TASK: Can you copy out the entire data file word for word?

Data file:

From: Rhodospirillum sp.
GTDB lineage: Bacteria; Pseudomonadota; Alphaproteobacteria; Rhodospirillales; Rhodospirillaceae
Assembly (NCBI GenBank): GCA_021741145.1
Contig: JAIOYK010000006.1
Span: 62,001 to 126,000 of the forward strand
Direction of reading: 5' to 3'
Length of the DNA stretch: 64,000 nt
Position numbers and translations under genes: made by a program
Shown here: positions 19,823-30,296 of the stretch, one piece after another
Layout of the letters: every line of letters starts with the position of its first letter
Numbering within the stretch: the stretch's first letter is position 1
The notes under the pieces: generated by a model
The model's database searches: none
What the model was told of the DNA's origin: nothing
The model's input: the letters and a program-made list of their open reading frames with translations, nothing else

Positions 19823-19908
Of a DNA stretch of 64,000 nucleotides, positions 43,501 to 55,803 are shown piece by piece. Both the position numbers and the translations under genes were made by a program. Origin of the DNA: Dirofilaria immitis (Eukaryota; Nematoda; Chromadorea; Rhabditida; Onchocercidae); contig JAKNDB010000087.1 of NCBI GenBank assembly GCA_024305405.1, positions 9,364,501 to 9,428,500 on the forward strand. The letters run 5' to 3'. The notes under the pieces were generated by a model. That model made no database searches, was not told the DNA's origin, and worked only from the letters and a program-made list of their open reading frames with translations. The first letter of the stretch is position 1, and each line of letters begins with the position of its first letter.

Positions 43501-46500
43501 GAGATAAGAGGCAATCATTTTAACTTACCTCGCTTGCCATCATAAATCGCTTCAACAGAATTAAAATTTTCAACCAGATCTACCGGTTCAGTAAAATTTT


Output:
From: Rhodospirillum sp.
GTDB lineage: Bacteria; Pseudomonadota; Alphaproteobacteria; Rhodospirillales; Rhodospirillaceae
Assembly (NCBI GenBank): GCA_021741145.1
Contig: JAIOYK010000006.1
Span: 62,001 to 126,000 of the forward strand
Direction of reading: 5' to 3'
Length of the DNA stretch: 64,000 nt
Position numbers and translations under genes: made by a program
Shown here: positions 19,823-30,296 of the stretch, one piece after another
Layout of the letters: every line of letters starts with the position of its first letter
Numbering within the stretch: the stretch's first letter is position 1
The notes under the pieces: generated by a model
The model's database searches: none
What the model was told of the DNA's origin: nothing
The model's input: the letters and a program-made list of their open reading frames with translations, nothing else

Positions 19823-19908
Of a DNA stretch of 64,000 nucleotides, positions 43,501 to 55,803 are shown piece by piece. Both the position numbers and the translations under genes were made by a program. Origin of the DNA: Dirofilaria immitis (Eukaryota; Nematoda; Chromadorea; Rhabditida; Onchocercidae); contig JAKNDB010000087.1 of NCBI GenBank assembly GCA_024305405.1, positions 9,364,501 to 9,428,500 on the forward strand. The letters run 5' to 3'. The notes under the pieces were generated by a model. That model made no database searches, was not told the DNA's origin, and worked only from the letters and a program-made list of their open reading frames with translations. The first letter of the stretch is position 1, and each line of letters begins with the position of its first letter.

Positions 43501-46500
43501 GAGATAAGAGGCAATCATTTTAACTTACCTCGCTTGCCATCATAAATCGCTTCAACAGAATTAAAATTTTCAACCAGATCTACCGGTTCAGTAAAATTTT